About the University
USP – An Introduction
The University of the South Pacific is a uniquely placed centre of excellence in a region of extraordinary physical, social and economic diversity.
Established in 1968, USP is the only university of its type in the world. It is jointly owned by the governments of 12 island countries: Cook Islands, Fiji, Kiribati, Marshall Islands, Nauru, Niue, Solomon Islands, Tokelau, Tonga, Tuvalu, Vanuatu and Western Samoa. Students from all these countries attend the University and staff, buildings and programs are located in all the countries. The main campus, Laucala, is in Fiji. There is a second campus, Alafua, in Western Samoa where the School of Agriculture is situated, and a third, Emalus, in Vanuatu where the School of Law operates. There are smaller University Campuses in eleven of the twelve member countries.
A strong outreach program through Distance and Flexible Learning serves USP Campuses throughout the region.
Pioneering communications techniques are used to reach distance education students across the vast expanses of the Pacific Ocean.
The multi-cultural nature of the staff and student body give USP an exceptional character. It is a quality institution producing degrees comparable to those awarded by universities in Australia, New Zealand and the United Kingdom. Graduates from USP are found in important executive positions throughout the public and private sectors in all member countries.
The University has set a high standard for quality in its research. Major research commitments include business management, teacher education, Pacific studies, marine studies, agriculture, science and technology.
The University Region
The University of the South Pacific Region spreads across 33 million square kilometres of ocean, an area more than three times the size of Europe. In contrast, the total land mass is about equal to the area of Denmark. Populations vary in size from Tokelau with 1600 people to Fiji with 750,000. The total population is about 1.3 million.
International airlines flying routes between Australia, Japan, Korea, New Zealand and the United States link a number of the island countries. There are also airlines which service the region. Within countries, inter-island shipping is used to reach smaller islands without air services. Cargo vessels, but few passenger ships, ply between island groups and the main Pacific trading nations.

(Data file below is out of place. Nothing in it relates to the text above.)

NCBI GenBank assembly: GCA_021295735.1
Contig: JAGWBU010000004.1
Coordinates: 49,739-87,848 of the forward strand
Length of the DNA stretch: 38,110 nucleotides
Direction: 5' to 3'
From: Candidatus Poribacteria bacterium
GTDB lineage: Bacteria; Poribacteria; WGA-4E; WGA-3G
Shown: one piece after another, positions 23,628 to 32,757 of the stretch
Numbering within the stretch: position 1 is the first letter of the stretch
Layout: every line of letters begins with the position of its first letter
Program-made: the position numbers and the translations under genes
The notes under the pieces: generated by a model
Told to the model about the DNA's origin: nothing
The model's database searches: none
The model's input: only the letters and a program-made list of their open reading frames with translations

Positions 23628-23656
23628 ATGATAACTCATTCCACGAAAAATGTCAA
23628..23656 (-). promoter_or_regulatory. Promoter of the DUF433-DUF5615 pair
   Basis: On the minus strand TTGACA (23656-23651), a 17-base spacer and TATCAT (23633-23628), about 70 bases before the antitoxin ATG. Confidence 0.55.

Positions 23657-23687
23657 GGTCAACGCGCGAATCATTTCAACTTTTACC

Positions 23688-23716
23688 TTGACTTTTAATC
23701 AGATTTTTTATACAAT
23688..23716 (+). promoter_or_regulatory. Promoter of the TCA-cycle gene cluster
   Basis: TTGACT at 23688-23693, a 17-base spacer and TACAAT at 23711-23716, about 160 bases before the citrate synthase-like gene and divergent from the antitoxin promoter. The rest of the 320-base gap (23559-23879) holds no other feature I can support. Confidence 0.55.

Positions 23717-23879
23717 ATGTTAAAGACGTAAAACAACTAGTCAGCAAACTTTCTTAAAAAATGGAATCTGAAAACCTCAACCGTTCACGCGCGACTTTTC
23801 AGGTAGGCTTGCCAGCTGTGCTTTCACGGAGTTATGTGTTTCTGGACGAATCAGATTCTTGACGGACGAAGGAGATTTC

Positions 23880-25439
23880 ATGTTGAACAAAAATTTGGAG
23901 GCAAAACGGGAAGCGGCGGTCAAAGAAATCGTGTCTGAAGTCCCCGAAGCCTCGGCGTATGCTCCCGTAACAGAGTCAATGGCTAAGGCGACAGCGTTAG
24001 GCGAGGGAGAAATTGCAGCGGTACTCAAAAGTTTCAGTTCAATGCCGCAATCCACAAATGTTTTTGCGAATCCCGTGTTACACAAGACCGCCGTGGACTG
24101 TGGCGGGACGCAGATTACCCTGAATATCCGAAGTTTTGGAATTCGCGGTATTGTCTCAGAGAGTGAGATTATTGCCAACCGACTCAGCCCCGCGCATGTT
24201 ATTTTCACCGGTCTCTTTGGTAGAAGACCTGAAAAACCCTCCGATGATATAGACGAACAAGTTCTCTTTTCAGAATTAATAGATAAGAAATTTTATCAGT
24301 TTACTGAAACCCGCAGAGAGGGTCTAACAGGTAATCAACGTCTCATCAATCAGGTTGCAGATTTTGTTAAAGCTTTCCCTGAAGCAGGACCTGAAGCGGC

Because of its strategic position and facilities, USP attracts eminent scholars and staff from throughout the world.
USP is governed by its own Council, which includes representatives of the member country governments, academic staff, students, community and business leaders, the Forum Secretariat, the South Pacific Commission, the American Council of Education, the Privy Council, Australia and New Zealand.
The Senate is the academic authority of the University, responsible for matters such as teaching and research.
The Council and the Senate are served by committees working in such areas as Finance and General Purposes, Resource Management, Staff Review, Academic Planning and Distance Education. Other committees deal with special projects and the day to day work of the University.
The ceremonial head of the University is the Chancellor. USP’s Chancellors have been drawn from the leaders of the South Pacific member nations and include Prime Ministers, Presidents and Heads of State. The Pro-Chancellor is Chairman of Council and the executive head of the University is the Vice-Chancellor. The Vice-Chancellor is assisted by a Deputy Vice-Chancellor and three Pro Vice-Chancellors.
The Registrar is responsible for administration and the Director, Finance is concerned with control of University finances. The Director of Planning and Development plans the use of the University’s financial and human resources; the Director of Physical Planning and Facilities is responsible for maintenance and development of the physical plant and the Provost is responsible for the welfare of the University community. In total, USP employs more than 1300 staff.